On December 6, the Biden Administration released an extensive report that underlined strategies to combat national corruption. The ‘United States Strategy on Countering Corruption’ report also called digital assets as one of the means of financing illicit activities.
“Advances in digital technology have dramatically improved the efficiency, convenience, and reach of digital alternatives to cash, and accelerated the usage of and commercial trading in digital assets across the world,” the report said. It added:
“At the same time, digital assets have been used in support of a variety of illicit activities, including proliferation financing, ransomware attacks, human and narcotics trafficking, fraud, corruption, and sanctions evasion.”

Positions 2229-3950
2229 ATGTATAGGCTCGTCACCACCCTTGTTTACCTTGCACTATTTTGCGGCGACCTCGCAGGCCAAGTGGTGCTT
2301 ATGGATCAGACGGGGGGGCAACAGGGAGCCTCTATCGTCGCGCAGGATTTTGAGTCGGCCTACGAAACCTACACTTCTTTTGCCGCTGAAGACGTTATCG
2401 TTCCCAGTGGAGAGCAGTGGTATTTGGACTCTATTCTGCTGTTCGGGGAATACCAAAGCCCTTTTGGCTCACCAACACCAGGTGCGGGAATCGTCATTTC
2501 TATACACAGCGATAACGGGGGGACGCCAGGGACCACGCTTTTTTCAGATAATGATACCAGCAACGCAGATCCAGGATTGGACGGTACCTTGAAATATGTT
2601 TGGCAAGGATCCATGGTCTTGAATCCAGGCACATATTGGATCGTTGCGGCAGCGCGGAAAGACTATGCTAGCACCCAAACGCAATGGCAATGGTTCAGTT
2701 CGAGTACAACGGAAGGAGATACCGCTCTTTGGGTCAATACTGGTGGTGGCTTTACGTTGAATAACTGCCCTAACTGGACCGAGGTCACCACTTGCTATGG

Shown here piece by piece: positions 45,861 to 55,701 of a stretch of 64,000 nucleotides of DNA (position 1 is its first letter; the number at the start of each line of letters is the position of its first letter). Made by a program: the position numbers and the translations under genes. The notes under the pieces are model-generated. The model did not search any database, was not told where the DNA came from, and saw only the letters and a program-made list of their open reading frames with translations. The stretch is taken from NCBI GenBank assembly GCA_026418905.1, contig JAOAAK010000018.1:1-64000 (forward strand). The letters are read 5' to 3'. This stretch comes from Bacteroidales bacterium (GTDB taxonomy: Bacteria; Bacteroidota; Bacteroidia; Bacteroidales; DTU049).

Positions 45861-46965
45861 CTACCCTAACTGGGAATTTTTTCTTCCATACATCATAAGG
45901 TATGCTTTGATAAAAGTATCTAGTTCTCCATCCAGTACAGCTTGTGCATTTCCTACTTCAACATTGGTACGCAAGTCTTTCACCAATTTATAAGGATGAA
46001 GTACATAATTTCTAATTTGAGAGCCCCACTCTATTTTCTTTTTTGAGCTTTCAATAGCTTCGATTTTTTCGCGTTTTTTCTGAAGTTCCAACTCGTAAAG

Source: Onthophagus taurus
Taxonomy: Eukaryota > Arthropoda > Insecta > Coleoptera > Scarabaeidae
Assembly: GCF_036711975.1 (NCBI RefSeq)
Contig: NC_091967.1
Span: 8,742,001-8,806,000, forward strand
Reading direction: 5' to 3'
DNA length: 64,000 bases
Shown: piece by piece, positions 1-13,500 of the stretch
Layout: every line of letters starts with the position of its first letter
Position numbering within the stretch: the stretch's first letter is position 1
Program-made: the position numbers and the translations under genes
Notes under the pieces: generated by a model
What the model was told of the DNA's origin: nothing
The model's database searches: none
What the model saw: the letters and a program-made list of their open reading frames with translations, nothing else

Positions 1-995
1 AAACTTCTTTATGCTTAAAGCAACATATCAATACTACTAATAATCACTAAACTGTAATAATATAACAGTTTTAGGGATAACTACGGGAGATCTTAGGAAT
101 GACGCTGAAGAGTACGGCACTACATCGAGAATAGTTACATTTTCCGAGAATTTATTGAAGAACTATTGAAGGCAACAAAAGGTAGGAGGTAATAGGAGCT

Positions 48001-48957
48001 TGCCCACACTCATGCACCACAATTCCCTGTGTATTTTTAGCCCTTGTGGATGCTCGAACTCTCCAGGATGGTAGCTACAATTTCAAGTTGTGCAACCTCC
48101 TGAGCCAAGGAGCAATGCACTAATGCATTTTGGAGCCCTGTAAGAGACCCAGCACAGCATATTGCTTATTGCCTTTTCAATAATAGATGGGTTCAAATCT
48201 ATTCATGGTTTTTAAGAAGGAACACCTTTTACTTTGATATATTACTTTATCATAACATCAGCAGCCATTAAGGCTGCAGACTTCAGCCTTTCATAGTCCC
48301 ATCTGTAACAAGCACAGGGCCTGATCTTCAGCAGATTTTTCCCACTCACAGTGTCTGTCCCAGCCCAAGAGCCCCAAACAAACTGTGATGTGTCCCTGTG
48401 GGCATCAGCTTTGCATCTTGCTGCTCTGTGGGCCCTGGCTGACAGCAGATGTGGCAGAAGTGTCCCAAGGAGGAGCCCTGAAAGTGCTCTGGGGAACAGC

The White House report noted that the government will continue to monitor the risk associated with digital assets, and would analyze how corruption affects these risks and revise policies and regulations in accordance.
In addition, the report also mentioned CBDCs and said it will participate in CBDC analysis and development in line with its policies on stability, consumer and investor protection. While CBDCs will largely improve efficiency and reduce costs, there are several issues that need attention such as protection of personal information and privacy, security measures, and impact on the financial system.
Although the Biden Administration has taken several steps to develop suitable crypto regulations in place, the regulatory aspect largely remains a grey area in the United States.